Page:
What you need to know:
- Within a month, five suspected thieves have been lynched in Turima division alone, raising concerns as to why mob justice has become an attractive option for dealing with suspected criminals.
- Some cases have been reported of suspected criminals being forced to drink petrol and before they are set ablaze still alive.
On a hot afternoon two weeks ago, in an obscure village in Tharaka Nithi County, the life of a 17-year-old boy came to a brutal end.
Suspected of stealing from a shop at Kibung’a market, the teenager was cornered by the owners.
Seemingly out of nowhere, a crowd quickly gathered and, before long, the boy was dead. He had been kicked, stoned, hacked, run over and set ablaze. His remains were unrecognisable.
Barely a week later in the same area, two men suspected of stealing a cow were similarly executed by a mob.
In Tharaka Nithi, suspected criminals rarely get a fair hearing once they are arrested by members of the public; their punishment swiftly executed by blood-thirsty lynch mobs.
On June 7, 2020, angry residents of Nthinkuru village in Tharaka Nithi County stoned to death a 38-year-old man for reportedly killing his 70-year-old neighbour.
Police said Mr Samuel Nthiga stormed Mr Silas Gitonga's house and hacked him to death, accusing him of letting his chicken enter into his green gram farm.
After committing the heinous crime, Mr Nthiga carried the body using a wheelbarrow towards Thanantu River but was spotted by children who raised alarm before he could throw it into the water.
On receiving the information, villagers pursued the victim, arrested him as he tried to escape towards Marimanti town using a motorbike and stoned him to death before setting his body ablaze.
Tharaka South police boss Kiprop Rutto said upon receiving the information, his officers rushed to the village and found residents had already killed the suspected murderer. Mr Rutto warned residents against taking the law into their hands and killing suspected criminals.
Nthiga's brother, Mr Peter Rwanda, said his deceased sibling was a known criminal who had served several jail terms for various crimes, including causing grievous harm on his father and wife’s brother.
“Our brother was a known criminal and never cooperated with other villagers or even family members,” said Mr Rwanda.
More recently, within a month, five suspected thieves have been lynched in Turima division alone, raising concerns as to why mob justice has become an attractive option for dealing with suspected criminals, especially in rural areas that have been presumed to have effective institutions for reforming behaviour.
Members of the public are taking the law into their hands by forcing suspected criminals to drink petrol and then setting the victims ablaze while still alive. A cruel and brutal end to life.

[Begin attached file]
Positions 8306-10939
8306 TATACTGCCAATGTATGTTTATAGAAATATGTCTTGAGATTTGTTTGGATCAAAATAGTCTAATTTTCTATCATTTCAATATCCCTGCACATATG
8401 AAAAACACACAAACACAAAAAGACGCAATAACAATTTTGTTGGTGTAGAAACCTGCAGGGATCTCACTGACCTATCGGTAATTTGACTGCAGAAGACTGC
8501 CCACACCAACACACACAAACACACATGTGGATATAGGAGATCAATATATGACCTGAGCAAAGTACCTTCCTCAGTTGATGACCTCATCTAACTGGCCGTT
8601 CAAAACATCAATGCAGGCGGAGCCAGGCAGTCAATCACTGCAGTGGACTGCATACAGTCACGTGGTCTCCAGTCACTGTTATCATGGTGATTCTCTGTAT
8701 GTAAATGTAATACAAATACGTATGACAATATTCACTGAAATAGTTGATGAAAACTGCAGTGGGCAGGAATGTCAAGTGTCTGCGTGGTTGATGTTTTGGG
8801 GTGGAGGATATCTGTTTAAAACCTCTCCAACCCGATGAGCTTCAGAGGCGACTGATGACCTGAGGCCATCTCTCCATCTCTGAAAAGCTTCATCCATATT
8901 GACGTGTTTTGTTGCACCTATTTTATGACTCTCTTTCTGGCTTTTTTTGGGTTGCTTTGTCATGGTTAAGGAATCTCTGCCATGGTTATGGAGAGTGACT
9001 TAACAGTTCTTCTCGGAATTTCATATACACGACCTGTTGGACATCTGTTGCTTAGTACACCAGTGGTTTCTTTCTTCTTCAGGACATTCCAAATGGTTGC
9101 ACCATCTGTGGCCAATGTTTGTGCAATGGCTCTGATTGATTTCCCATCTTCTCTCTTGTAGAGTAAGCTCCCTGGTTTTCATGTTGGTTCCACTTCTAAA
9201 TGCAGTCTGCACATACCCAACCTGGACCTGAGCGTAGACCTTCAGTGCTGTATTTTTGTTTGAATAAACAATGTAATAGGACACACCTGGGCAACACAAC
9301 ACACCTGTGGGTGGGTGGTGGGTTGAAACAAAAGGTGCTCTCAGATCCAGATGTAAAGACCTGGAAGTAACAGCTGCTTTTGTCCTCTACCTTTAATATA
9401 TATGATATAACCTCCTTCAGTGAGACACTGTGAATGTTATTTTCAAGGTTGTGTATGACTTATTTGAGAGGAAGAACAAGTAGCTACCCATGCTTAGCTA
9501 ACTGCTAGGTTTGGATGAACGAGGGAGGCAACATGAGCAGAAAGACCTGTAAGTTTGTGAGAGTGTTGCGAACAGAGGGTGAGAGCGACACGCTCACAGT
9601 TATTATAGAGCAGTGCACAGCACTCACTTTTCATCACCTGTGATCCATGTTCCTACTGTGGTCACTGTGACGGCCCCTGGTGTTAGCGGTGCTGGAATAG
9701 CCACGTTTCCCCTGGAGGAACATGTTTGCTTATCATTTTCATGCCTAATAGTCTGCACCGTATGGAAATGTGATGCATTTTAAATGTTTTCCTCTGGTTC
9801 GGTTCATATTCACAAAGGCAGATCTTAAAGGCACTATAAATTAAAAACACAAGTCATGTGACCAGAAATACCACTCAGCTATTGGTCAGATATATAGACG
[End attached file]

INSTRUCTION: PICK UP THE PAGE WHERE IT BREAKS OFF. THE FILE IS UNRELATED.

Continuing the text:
The practice is largely associated with urban areas that are believed to have little tolerance to deviance.
However, this trend is now increasingly being witnessed in environments that are typically rural.
In most cases, members of the public make sure that the authorities are not informed when a suspected criminal is cornered until they are done with him or her.
In most cases, police are only called in to collect the bodies.
Dr Christopher Kiboro, a sociologist at Chuka University, says mob justice is a form of collective behaviour, which has become a common feature of society and often attracts much public attention when it occurs.
“A mob is an emotionally charged collectivity whose members are united by a specific destructive or violent goal. Mobs are generally destructive and challenge authority as well as threaten social order,” Dr Kiboro said during an interview with the Nation.
He associated the trend with weakness in the criminal justice system in a country that is characterised by corruption, ineptitude, unresponsiveness, and indifference to people's needs. This leaves people with no other option but to take matters into their own hands.
Dr Kiboro says when a well-known criminal can buy his or her freedom, the community will have no reason to report offenders.
He also says that the traditional mechanisms for dispute resolution, which offer an alternative to the criminal justice system, have also been eroded and rendered ineffective, allowing people to deal with offenders as they wish.
Mr Silas Kariuki, a criminologist and a security officer working with Tharaka Nithi County Assembly as the sergeant-at-arms, agrees with Dr Kiboro that people have lost confidence in the country’s criminal justice system.
He says people are always frustrated when known criminals are allowed to continue terrorising them in villages even after being arrested and handed over to police.
“It is true, people are losing trust in the criminal justice system and this explains why they have resorted to mob justice,” said Mr Kariuki.
He says that, unfortunately, innocent people are sometimes lynched by the mobs which never give them a fair hearing.
Tharaka Nithi County Police Commander Charles Mbatu says he is engaging community policing and other community leaders to help curb incidents of mob justice.
“Any suspected criminals must be handed to police for the due process of law to take place,” said Mr Mbatu.
However, there are reports of cases where suspected criminals has been apprehended by members of the public and the police alerted only for the law enforcers to delay in responding.
Police have also been blamed for failing to take action on instigators of mob justice.